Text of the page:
The first rift among the commissioners about the transfer of 33 officers of the Election Commission Secretariat was noticed in July last year
Frequent disagreement between election commissioners on various issues of holding parliamentary elections is becoming evident on the media in recent days.
An election commissioner on Friday walked out of the election preparatory meeting reportedly for not being allowed to speak on how to hold the 11th parliamentary polls in a free, fair, and inclusive manner.
A commissioner boycotted commission meetings twice, submitting notes of dissent in the last two months, while four commissioners together submitted unofficial notes to the chief election commissioner (CEC).
The first rift among the commissioners about the transfer of 33 officers of the Election Commission Secretariat was noticed in July last year.
Since then, the election commissioners’ have differed on various issues, including on the use of electronic voting machines (EVMs), army deployment, and giving MPs the opportunity to campaign in city elections.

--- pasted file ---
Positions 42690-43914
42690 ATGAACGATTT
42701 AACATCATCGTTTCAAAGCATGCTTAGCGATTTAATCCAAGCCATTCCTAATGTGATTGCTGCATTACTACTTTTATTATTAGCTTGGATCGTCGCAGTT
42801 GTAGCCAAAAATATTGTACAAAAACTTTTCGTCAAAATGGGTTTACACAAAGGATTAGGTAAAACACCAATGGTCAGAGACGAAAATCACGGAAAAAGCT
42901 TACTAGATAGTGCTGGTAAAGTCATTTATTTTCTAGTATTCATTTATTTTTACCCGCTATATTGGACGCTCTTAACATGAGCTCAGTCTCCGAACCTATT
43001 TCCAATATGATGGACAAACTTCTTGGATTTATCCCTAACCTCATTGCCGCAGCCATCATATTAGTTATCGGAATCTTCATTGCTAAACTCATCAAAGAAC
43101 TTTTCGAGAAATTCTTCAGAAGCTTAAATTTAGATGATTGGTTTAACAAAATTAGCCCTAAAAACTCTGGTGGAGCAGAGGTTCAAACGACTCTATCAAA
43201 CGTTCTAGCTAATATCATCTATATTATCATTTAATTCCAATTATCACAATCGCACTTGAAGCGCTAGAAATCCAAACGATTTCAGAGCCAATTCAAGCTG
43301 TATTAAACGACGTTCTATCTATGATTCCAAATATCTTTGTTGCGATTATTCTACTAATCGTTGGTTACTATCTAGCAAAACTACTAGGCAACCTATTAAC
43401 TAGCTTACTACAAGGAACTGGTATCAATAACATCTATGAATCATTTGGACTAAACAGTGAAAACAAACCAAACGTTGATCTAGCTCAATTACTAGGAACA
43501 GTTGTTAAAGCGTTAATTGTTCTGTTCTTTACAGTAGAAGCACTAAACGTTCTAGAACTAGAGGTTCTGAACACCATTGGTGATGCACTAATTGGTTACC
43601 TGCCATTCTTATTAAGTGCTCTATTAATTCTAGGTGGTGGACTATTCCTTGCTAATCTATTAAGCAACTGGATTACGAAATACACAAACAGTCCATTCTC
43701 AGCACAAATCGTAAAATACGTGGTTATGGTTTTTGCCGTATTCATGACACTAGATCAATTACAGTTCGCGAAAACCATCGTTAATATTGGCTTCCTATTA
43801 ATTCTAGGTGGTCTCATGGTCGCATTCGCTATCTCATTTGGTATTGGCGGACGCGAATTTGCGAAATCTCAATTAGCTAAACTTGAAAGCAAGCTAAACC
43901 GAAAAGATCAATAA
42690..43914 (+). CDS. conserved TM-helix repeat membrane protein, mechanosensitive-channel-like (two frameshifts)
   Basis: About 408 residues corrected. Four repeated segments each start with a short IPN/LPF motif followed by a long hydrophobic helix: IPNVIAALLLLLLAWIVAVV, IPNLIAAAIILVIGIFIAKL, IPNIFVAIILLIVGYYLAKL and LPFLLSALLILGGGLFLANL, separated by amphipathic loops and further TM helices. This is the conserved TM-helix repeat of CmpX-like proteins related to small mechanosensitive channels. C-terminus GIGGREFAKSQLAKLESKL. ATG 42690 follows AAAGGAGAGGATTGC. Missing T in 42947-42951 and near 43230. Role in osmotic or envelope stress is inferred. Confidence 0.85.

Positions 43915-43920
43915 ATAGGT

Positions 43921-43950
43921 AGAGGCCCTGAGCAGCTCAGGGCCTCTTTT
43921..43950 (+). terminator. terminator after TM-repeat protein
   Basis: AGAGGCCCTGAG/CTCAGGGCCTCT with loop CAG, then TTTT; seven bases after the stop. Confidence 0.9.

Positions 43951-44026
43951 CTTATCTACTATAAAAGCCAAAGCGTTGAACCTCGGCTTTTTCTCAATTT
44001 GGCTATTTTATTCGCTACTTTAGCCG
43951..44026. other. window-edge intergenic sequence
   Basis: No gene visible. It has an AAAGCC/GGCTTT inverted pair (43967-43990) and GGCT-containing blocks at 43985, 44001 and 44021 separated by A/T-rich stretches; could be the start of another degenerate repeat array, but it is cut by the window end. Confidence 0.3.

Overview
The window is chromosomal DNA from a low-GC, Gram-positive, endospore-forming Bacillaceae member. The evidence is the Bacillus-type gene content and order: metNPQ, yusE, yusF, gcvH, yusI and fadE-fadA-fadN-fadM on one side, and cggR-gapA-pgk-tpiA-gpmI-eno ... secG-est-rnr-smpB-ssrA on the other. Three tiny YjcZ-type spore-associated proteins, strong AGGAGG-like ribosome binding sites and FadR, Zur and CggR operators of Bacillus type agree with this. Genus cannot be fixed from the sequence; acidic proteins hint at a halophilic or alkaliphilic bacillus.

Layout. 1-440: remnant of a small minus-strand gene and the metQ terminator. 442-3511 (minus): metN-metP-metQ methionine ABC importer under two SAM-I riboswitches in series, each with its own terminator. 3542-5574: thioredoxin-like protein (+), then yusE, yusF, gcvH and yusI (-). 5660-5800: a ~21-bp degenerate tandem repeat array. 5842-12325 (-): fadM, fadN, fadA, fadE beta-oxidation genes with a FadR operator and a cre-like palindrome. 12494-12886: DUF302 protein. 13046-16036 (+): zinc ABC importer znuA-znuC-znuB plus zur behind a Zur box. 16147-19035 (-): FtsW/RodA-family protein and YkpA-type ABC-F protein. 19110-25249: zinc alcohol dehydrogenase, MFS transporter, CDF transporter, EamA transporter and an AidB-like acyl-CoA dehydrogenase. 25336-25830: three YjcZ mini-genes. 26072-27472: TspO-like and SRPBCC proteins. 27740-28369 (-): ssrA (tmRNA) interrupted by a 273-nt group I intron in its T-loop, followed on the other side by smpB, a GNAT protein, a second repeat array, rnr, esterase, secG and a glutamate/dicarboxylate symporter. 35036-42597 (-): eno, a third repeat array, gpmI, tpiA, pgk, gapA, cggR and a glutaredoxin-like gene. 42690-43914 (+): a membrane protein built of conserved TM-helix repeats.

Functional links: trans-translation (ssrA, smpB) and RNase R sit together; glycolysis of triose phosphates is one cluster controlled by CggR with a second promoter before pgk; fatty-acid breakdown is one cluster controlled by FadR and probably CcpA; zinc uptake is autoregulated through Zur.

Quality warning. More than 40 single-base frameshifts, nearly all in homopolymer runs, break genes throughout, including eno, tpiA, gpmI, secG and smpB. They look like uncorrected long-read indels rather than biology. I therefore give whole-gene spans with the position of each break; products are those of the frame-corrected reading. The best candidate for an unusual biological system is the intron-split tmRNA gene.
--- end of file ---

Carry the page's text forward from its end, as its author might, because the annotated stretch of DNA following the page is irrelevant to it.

There was controversy in the commission regarding the Barisal City Corporation elections when Mahbub Talukder and other commissioners differed in their opinions.
The difference in opinion of the four commissioners with CEC KM Nurul Huda came to light in a number of incidents.
Earlier, the CEC’s comment concerning holding the national election without irregularities drew wide criticism.
Though these conflicts did not come to light immediately, Mahbub Talukdar’s first boycott of an EC meeting stirred controversy.
On August 30, Mahbub boycotted an EC meeting, issuing a note of dissent on the commission's move to use EVMs in the next national polls.
In the note, he had said: “It was necessary to discuss further with the political parties and create a consensus before making the final decision regarding the use of EVMs in the next election.”
Mahbub walked out just seven minutes into the meeting, after submitting a note of dissent. His suggestions were compiled from a series of dialogues between the commission and the 40 registered political parties, held over a span of three months from July 31 to October 2.